A clustered bar graph, also called a grouped bar graph, is visually very similar to a “regular” bar graph, with one important difference in the data being presented: a second categorical variable is used to further break down the existing categories, thus aiding in the representation of data.
A simple example of a clustered bar graph is shown to the right. Here, salaries for several different career types are graphed. Within each original category (career type), the data is categorized further based on a second categorical variable (gender). These two “gender” categories are created within each of the three “career type” categories, and each of the six categories-within-a-category has its own bar (with one bar missing, in this case, due to an apparent lack of data regarding female custodial workers). While the original categories are distinguished using the original labeling system along the x-axis, the second categorical variable is determined using a color scheme.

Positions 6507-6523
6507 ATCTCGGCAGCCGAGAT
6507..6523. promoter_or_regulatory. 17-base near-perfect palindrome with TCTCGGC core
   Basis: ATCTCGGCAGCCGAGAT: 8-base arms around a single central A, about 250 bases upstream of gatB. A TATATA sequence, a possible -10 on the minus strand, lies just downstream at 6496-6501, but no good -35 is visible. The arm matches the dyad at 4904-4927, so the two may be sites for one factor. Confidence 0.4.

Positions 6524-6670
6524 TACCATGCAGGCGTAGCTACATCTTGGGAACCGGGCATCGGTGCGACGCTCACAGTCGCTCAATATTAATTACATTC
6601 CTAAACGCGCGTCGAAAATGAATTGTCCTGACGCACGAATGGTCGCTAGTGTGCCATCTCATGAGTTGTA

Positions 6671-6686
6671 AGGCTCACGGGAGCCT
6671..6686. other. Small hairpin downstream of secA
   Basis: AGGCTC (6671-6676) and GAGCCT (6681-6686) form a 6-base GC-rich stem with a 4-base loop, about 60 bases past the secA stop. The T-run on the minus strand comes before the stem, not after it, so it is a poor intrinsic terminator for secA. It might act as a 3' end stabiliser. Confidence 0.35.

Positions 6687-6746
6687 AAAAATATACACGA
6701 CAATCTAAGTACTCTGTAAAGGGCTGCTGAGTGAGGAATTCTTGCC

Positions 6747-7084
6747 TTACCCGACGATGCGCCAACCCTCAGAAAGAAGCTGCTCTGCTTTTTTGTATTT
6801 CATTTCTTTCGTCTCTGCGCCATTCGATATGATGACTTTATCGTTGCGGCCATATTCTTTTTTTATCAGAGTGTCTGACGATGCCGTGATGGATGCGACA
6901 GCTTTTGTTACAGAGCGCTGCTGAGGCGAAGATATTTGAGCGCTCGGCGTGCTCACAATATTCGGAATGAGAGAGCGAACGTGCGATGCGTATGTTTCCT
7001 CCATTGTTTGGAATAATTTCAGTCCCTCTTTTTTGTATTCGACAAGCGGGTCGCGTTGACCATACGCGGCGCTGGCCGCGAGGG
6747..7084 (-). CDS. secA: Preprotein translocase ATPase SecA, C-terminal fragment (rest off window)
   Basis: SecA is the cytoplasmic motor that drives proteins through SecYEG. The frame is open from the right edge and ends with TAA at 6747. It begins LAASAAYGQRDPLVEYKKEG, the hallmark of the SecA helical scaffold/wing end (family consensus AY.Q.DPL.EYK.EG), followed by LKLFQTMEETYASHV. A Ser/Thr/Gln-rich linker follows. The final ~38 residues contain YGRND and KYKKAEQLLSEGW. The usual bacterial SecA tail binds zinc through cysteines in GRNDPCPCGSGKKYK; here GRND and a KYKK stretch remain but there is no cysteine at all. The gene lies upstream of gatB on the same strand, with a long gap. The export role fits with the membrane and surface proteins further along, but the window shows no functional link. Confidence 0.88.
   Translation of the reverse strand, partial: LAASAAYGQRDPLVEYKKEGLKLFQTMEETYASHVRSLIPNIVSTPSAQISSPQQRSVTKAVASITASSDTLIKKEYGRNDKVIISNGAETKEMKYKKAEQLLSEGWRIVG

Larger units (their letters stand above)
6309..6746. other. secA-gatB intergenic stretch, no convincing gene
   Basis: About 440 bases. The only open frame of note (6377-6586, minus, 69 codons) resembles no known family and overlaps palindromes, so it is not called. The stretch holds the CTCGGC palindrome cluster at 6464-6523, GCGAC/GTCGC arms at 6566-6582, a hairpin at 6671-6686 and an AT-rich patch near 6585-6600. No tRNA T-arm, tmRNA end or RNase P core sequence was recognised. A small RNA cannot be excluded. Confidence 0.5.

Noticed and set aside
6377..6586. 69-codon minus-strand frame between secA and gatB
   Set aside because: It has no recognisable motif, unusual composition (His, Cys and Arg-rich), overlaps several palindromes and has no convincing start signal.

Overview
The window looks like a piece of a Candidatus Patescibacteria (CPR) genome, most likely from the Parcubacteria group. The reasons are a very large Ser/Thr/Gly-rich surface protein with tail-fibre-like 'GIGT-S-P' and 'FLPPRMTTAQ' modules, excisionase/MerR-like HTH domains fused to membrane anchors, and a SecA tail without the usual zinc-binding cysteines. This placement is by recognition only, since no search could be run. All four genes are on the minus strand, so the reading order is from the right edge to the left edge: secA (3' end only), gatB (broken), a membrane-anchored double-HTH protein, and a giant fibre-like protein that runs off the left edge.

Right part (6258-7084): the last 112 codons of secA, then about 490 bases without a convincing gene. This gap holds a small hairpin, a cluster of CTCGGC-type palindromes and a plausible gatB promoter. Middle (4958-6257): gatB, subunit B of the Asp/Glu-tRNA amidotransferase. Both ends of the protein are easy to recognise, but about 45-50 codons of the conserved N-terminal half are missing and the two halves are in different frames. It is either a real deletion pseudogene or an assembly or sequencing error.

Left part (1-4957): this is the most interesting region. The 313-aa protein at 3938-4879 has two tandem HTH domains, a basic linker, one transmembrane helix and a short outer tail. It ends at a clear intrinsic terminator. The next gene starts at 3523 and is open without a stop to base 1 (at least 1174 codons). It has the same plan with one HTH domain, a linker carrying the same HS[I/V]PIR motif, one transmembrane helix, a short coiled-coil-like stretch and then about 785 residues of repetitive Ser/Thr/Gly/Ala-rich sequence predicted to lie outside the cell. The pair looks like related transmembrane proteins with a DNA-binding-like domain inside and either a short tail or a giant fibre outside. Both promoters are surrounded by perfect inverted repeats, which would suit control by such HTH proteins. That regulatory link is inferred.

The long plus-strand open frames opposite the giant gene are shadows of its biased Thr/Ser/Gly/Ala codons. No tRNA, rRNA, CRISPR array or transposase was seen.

More examples of clustered and stacked bar graphs illustrate several different ways to represent data with more than one categorical variable. Note, above all, that a clustered bar graph is not always an appropriate way to represent two categorical variables. With that said, a clustered bar graph is often a very elegant solution when used properly: this discussion briefly presents, as one of its examples, a clustered bar graph as a solution to a complex data set. Also note its use of a second labeling system as a possible alternative to complementing the first labeling system with color.